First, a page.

Image: American People Series #15: Hide Little Children, 1966 (detail), Faith Ringgold.
Marking 40 years since Faith Ringgold created Echoes of Harlem, we celebrate her work, with an extract from Dr Catherine Harper’s profile from Selvedge Issue 4, and videos of the artist speaking about her practise. Faith Ringgold, originally a painter, makes painted story quilts, mixtures of painted and quilted fabrics, pictorial in content, frank in form and accessible in style. They tell stories of lives lived as African-American women and men in a culture constructed from their blood, sweat and tears, and often neglectful of their needs and aspirations.
Image: Echoes of Harlem, 1980, Faith Ringgold.
Faith Ringgold was born in 1930 and raised in New York, experiencing the double politicisation of a black urban woman at the genesis of feminism and the birth of ‘black power’. As a young female artist in the early 1960s, Ringgold felt the full forceful effect of the Civil Rights movement and the first wave of US feminist activism. These turbulent and energising influences were reflected at that early point in her artistic career in her adoption of bold, graphic images in dark colours and her desire to represent black faces, cultures and histories in a visual culture almost exclusively drawn from European white male tradition. Watch Ringgold on fighting to get women and African-American artists into museums and the power of art.
Ringgold made her transfer from painting practice to quilting when she began to work with her mother to sew fabric borders around her paintings. Eventually, echoing the traditions and conventions of collaboratively formed North American quilts, they produced one quilt together - Echoes of Harlem – pulling together the portraits of 30 Harlem neighbours in a work of compelling simplicity, inclusiveness, and readability. Ringgold's first solo story quilt, made after her mother's death, narrates in imagery the story of a successful black American businesswoman. Who's Afraid of Aunt Jemima? combines acrylic painting on canvas with quilted fabric and the text of a hand-written story. Ringgold counters the oppression, stereotyping and deprivation encountered in her neighbourhood with an engagingly powerful optimism and implicit encouragement to 'take flight' and follow dreams.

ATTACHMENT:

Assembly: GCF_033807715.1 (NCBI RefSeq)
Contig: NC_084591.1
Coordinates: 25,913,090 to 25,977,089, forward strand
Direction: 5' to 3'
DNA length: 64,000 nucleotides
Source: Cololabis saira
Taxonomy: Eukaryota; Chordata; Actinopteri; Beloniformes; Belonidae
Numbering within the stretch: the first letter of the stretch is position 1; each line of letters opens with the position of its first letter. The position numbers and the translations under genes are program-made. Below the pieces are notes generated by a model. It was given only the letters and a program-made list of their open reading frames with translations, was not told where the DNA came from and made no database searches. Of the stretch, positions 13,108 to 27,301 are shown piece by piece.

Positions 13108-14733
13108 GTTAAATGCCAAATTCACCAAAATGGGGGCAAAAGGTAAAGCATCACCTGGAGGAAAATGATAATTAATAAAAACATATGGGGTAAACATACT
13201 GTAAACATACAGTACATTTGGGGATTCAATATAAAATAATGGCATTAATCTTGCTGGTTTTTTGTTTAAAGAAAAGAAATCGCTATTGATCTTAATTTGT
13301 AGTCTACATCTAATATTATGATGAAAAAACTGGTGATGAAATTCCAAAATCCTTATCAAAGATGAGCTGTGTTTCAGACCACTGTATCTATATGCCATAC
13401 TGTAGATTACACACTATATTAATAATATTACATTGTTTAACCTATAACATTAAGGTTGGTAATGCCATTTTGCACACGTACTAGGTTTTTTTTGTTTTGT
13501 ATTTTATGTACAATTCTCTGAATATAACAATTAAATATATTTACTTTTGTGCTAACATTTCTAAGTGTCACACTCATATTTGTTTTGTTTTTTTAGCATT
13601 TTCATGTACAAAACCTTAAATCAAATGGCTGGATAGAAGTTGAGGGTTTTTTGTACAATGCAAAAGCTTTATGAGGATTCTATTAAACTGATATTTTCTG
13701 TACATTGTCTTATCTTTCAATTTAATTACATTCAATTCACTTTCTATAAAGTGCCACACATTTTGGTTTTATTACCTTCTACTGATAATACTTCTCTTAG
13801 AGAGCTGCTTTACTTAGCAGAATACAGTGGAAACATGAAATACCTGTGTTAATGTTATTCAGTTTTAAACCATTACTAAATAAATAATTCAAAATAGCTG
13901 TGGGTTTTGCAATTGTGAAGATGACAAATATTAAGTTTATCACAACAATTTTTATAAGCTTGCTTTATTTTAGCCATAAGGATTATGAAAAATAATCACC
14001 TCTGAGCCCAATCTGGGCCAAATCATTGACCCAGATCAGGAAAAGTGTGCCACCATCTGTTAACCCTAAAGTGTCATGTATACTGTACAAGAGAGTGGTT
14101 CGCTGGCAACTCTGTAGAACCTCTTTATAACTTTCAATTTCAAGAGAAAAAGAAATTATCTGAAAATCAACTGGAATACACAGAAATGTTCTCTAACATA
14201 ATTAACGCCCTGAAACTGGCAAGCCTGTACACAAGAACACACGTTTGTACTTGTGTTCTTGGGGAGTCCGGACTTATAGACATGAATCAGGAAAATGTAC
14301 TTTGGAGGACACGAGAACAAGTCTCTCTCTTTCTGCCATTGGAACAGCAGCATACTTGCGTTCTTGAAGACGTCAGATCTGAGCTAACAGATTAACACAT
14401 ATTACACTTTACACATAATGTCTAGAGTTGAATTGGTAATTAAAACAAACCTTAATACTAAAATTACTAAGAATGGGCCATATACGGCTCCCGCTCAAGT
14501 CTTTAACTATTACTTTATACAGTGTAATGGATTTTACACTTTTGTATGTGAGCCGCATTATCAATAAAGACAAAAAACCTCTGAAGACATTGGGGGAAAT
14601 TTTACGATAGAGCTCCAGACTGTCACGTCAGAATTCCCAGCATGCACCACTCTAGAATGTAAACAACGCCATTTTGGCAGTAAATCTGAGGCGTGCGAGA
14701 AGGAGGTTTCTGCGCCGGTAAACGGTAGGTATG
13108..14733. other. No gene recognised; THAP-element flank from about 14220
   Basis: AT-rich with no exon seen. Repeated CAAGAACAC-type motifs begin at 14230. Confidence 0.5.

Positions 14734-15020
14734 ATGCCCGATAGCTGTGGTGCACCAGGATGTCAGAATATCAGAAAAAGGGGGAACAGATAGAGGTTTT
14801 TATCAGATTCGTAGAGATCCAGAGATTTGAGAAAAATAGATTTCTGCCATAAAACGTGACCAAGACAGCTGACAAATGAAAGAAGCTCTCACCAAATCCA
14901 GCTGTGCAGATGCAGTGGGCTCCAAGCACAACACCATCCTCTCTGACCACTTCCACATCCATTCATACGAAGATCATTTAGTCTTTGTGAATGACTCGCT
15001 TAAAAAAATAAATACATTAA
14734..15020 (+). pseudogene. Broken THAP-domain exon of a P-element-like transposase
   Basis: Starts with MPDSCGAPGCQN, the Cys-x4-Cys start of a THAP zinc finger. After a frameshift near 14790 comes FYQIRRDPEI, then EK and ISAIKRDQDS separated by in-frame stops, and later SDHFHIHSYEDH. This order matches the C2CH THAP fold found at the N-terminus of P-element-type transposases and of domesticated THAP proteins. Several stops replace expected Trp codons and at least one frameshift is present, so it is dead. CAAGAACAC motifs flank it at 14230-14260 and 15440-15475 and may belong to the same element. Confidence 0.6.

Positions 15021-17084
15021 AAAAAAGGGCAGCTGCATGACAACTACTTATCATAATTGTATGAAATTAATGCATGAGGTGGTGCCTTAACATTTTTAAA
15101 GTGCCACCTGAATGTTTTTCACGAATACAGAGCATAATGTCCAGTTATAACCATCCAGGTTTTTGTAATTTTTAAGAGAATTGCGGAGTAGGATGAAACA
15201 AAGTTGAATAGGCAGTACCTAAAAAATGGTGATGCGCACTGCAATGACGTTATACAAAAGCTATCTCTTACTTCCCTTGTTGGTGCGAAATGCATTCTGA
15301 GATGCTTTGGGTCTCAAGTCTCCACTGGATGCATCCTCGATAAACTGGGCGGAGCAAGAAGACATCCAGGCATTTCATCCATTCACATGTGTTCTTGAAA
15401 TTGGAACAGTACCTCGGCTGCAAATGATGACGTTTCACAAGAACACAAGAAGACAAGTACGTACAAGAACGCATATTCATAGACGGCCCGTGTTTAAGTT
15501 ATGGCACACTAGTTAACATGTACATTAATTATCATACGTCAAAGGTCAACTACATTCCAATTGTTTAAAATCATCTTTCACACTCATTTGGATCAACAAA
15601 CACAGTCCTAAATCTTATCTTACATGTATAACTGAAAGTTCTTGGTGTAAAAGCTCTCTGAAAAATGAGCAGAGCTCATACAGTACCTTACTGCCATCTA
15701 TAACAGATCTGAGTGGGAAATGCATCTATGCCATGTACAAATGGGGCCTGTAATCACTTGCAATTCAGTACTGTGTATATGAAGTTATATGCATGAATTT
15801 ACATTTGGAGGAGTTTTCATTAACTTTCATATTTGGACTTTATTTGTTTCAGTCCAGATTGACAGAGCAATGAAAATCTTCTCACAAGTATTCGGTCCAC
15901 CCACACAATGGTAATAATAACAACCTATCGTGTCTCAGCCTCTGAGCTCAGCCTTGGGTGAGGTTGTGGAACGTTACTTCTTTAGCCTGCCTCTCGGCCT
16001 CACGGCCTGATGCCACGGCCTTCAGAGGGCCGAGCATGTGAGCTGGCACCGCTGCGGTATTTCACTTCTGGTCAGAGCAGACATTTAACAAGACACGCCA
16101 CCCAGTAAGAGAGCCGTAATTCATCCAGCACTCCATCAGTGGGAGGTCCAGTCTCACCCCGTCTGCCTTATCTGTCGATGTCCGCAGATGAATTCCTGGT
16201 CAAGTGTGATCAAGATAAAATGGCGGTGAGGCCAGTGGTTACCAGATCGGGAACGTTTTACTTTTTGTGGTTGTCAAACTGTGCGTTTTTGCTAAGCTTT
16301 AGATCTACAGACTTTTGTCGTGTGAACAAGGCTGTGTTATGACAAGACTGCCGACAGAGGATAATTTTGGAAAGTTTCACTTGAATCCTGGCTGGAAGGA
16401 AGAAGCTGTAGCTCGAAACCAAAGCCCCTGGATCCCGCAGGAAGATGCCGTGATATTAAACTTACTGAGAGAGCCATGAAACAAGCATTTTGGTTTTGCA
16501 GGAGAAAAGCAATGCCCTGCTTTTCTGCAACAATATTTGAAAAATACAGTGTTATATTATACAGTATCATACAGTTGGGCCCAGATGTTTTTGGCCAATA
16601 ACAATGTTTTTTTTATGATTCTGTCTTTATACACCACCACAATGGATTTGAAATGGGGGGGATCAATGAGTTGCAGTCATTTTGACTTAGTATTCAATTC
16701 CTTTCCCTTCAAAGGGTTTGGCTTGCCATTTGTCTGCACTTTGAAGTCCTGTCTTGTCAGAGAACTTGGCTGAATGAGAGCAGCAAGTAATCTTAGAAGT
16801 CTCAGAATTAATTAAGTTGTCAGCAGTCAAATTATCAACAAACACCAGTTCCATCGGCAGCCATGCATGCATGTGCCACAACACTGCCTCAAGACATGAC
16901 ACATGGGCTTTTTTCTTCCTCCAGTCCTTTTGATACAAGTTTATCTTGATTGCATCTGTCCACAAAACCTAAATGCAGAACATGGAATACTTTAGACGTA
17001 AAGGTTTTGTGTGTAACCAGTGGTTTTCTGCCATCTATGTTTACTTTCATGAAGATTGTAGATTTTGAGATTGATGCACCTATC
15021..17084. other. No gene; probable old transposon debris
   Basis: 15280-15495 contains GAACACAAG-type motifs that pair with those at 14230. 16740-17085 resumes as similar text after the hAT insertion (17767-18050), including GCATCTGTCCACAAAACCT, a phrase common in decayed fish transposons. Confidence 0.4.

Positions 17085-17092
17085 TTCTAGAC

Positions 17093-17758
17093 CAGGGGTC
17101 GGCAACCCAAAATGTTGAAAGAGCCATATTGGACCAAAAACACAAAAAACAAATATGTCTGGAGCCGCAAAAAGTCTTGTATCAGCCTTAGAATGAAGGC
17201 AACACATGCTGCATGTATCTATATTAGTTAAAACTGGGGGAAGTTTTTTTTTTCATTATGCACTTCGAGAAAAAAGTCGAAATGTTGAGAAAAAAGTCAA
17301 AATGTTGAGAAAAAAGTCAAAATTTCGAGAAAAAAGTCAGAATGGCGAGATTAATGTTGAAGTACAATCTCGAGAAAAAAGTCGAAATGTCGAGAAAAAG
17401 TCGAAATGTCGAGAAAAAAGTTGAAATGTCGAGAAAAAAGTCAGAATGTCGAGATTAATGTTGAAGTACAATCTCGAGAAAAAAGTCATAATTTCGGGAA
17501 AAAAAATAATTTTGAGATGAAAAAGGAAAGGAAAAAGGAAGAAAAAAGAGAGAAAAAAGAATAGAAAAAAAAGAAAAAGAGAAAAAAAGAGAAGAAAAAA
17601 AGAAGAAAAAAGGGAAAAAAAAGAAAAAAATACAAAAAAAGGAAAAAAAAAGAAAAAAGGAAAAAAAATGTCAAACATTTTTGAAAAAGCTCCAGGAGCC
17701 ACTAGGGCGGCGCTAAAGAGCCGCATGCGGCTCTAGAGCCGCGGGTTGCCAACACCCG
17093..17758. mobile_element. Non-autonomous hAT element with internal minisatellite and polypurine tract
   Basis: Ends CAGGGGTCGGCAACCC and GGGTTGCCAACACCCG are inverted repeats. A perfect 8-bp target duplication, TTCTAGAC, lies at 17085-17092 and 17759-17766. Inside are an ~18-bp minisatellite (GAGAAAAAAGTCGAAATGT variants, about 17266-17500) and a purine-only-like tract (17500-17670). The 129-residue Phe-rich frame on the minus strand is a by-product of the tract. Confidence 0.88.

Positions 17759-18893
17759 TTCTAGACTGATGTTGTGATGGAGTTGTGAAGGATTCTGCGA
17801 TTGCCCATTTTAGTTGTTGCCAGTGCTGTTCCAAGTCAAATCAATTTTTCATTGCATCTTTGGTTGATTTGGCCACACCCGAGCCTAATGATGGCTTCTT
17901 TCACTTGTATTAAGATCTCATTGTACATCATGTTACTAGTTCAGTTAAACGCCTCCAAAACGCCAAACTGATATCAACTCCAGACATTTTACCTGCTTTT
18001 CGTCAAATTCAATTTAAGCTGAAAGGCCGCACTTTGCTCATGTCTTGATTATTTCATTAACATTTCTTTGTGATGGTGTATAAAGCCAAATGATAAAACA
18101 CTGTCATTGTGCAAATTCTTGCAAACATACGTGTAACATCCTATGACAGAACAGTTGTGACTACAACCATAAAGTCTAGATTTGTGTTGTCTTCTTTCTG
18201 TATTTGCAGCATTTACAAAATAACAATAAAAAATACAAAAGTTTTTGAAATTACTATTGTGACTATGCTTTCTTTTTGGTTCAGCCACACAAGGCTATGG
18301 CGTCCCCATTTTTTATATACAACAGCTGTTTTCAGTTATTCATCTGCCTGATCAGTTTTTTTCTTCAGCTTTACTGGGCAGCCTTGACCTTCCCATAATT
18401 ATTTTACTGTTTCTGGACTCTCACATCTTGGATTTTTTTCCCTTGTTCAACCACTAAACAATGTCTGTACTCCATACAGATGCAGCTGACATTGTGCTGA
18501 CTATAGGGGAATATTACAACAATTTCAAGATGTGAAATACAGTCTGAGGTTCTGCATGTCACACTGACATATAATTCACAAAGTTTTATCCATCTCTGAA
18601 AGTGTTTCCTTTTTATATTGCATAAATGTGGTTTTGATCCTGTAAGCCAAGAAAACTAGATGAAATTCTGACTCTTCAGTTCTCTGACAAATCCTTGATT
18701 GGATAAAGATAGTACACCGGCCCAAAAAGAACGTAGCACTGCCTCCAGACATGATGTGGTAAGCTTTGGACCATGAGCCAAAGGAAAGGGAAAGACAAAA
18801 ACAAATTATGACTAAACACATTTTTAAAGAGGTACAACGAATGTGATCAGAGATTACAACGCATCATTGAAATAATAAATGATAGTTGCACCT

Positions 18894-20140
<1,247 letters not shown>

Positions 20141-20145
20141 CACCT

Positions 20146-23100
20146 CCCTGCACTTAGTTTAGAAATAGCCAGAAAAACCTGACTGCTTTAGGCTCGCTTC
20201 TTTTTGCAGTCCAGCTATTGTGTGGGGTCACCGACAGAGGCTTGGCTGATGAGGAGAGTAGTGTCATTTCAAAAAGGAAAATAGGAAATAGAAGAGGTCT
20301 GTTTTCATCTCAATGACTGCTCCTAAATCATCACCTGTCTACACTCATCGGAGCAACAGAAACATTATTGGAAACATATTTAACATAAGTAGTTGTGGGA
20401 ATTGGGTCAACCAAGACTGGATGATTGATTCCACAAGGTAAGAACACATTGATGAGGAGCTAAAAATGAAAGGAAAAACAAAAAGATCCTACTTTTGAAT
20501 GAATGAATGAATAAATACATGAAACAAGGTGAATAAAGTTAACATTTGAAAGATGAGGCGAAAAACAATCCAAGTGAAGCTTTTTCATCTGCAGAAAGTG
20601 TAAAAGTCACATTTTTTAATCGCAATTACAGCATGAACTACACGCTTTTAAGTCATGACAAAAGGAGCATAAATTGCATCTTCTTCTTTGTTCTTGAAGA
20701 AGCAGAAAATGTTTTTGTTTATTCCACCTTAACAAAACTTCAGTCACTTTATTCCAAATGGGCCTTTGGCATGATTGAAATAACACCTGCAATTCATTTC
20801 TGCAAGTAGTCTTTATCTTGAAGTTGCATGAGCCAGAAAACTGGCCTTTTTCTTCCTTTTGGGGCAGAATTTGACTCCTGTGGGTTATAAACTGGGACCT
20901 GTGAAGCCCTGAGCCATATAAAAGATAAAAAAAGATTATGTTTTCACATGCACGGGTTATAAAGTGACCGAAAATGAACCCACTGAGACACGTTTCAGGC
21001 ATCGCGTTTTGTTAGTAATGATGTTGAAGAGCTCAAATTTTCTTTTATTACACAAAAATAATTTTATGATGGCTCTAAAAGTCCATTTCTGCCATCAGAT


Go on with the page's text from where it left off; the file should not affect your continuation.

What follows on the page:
Image: Who’s Afraid of Aunt Jemima?, 1983, Faith Ringgold.
If Ringgold's mother showed her how to sew, her great-great-grandmother showed her how to piece, patch and pad fabrics in the time-honoured fashion of making quilts or comforters. But more than the textile history, the woman who taught Ringgold to quilt taught her – from lived experience – about the slave tradition of US American culture. That woman's early quilts were made for her white slave-masters, a process of making and taking much written and spoken of in the histories of slave culture. Slave quilts – like those made by Harriet Powers – added another dimension to the usual functions of comfort, warmth, decoration and narration that quilting normally engenders. Watch Ringgold talking about quilting as an art form.
For more information about Ringgold's work visit www.faithringgold.com